If you’re really interested in this sort of thing, the proposal discussion on Github is a good read. One comment in particular stood out to me, indicating future support for read/write file-systems might require a type assertion. 😬 I’m generally a fan of encoding as much in the type system as possible, so… that… doesn’t feel great.

I’m confident that the Go team can find an ergonomic way to support modifying files, if it’s something they want to invest in. Perhaps hiding most of those type assertions behind top-level fs package functions would help. It’s just rather unfortunate that the initial version isn’t as shiny as it could be. Incremental progress!

As a tangent, the filesystem interfaces proposal comments also include a surprising amount of discussion about adding contexts to filesystem operations which I Would Be Very Much In Favor Of. (Though, I’ll readily admit that it’s probably not a good idea, on balance.)

One last thing: the fstest package. Unsurprisingly, there’s a memory-mapped fs.FS type:

type MapFS map[string]*MapFile

This is conceptually very similar to afero.MemMapFs. The fstest package also contains the MapFile helper type and some additional functions to allow MapFS to implement fs.FS.

There’s also a TestFS function, which provides a handy assertion that a set of files exists:

TestFS tests a file system implementation. It walks the entire tree of files in fsys, opening and checking that each file behaves correctly. It also checks that the file system contains at least the expected files.

I’m a little puzzled why this function in particular was added to the standard library, but I’m guessing it also has something to do with the new file embedding feature.2 Sure, why not?


So, to conclude: out-of-the-box with Go 1.16 you can use fs.FS in place of afero.Fs for testing and in cases when you’re only performing read-only operations. For write/modification operations, maybe we’ll see some movement in future releases. While we’re waiting, have some fun and try to build a writable filesystem on-top of fs.FS? 🤷‍♂️ In any case, I’m looking forward to the release of 1.16, which should happen in February 2021.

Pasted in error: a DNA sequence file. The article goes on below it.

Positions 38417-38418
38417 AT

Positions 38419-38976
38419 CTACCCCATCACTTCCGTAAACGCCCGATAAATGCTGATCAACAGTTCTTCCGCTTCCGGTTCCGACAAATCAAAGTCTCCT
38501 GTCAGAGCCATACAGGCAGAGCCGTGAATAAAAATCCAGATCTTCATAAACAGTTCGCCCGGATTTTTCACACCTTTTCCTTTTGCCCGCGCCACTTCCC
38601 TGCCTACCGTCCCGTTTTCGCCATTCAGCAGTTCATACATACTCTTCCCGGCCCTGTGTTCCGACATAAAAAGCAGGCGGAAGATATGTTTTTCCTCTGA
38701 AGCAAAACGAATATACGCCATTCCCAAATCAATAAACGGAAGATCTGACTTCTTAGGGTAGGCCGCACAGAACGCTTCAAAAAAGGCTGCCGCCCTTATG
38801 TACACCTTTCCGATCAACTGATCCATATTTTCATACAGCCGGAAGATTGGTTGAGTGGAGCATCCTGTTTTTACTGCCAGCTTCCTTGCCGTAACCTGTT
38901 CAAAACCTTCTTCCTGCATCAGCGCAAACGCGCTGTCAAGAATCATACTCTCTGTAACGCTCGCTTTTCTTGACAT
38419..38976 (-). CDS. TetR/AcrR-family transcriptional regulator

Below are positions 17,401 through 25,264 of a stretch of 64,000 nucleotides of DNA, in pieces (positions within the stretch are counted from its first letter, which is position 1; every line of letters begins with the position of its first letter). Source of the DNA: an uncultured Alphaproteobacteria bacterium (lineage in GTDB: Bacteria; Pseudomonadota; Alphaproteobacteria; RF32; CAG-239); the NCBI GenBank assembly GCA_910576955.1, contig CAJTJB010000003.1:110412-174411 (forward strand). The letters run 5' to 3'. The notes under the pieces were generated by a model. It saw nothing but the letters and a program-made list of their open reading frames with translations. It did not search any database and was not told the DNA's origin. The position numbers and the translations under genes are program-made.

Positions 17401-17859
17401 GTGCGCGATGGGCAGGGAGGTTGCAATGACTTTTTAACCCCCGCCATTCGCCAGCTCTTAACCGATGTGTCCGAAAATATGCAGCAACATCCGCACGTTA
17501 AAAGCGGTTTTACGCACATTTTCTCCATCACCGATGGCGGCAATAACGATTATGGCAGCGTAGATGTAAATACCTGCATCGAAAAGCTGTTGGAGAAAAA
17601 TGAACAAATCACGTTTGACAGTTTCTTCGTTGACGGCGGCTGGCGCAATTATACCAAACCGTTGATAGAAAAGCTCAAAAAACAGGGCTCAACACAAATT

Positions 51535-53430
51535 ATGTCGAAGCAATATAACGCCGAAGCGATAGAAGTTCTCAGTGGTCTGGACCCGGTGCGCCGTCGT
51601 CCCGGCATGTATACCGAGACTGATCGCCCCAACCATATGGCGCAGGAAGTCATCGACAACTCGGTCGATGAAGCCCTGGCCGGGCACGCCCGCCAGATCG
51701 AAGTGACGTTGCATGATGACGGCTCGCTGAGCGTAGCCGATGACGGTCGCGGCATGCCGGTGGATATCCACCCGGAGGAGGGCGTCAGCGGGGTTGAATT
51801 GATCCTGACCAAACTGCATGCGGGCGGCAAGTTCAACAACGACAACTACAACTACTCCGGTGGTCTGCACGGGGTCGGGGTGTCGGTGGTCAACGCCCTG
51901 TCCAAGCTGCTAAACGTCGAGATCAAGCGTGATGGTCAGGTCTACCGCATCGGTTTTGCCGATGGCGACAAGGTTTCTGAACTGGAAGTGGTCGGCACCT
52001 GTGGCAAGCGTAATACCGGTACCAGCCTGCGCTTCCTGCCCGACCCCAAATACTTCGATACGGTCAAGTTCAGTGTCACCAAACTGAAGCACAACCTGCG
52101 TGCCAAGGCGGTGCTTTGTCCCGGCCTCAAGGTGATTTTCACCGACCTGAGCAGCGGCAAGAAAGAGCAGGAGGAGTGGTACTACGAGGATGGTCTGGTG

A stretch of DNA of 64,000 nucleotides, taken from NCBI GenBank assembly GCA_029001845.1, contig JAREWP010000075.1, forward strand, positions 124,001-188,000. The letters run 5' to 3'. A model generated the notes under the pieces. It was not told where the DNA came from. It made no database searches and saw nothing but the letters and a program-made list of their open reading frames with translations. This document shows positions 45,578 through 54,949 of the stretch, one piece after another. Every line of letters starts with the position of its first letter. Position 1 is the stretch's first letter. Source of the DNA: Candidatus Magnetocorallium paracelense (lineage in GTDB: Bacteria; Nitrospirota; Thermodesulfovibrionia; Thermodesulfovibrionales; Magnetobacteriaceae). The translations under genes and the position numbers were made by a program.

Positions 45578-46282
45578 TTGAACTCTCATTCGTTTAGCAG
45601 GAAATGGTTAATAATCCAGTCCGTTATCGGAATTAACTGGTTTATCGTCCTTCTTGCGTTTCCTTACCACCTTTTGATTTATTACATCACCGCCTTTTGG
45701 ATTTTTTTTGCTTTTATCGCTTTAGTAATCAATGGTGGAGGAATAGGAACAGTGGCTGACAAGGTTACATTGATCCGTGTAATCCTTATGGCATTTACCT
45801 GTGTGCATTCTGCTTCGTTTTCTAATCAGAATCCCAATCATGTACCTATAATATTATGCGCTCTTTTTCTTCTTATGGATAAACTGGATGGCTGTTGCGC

Standard disclaimer that the above are my own opinions, and are not necessarily those of my employer.

Discussion on lobste.rs. Cover: Abstract III by Carl Newman


  1. I suppose you could use fs.FS and then perform a type assertion on the returned fs.File interface but… 🙈 ↩︎

  2. Update: Per rsc’s kind response, fstest.TestFS checks more things than I initially realized:

    It walks the entire file tree in the file system you give it, checking that all the various methods it can find are well-behaved and diagnosing a bunch of common mistakes that file system implementers might make. For example it opens every file it can find and checks that Read+Seek and ReadAt give consistent results. And lots more. So if you write your own FS implementation, one good test you should write is a test that constructs an instance of the new FS and then passes it to fstest.TestFS for inspection.

    Neat! I initially thought that fstest.TestFS was intended to be used while using a fs.FS in tests (e.g. while using a testfs.MapFS), but it looks like it’s also intended to test implementations of fs.FS itself. ↩︎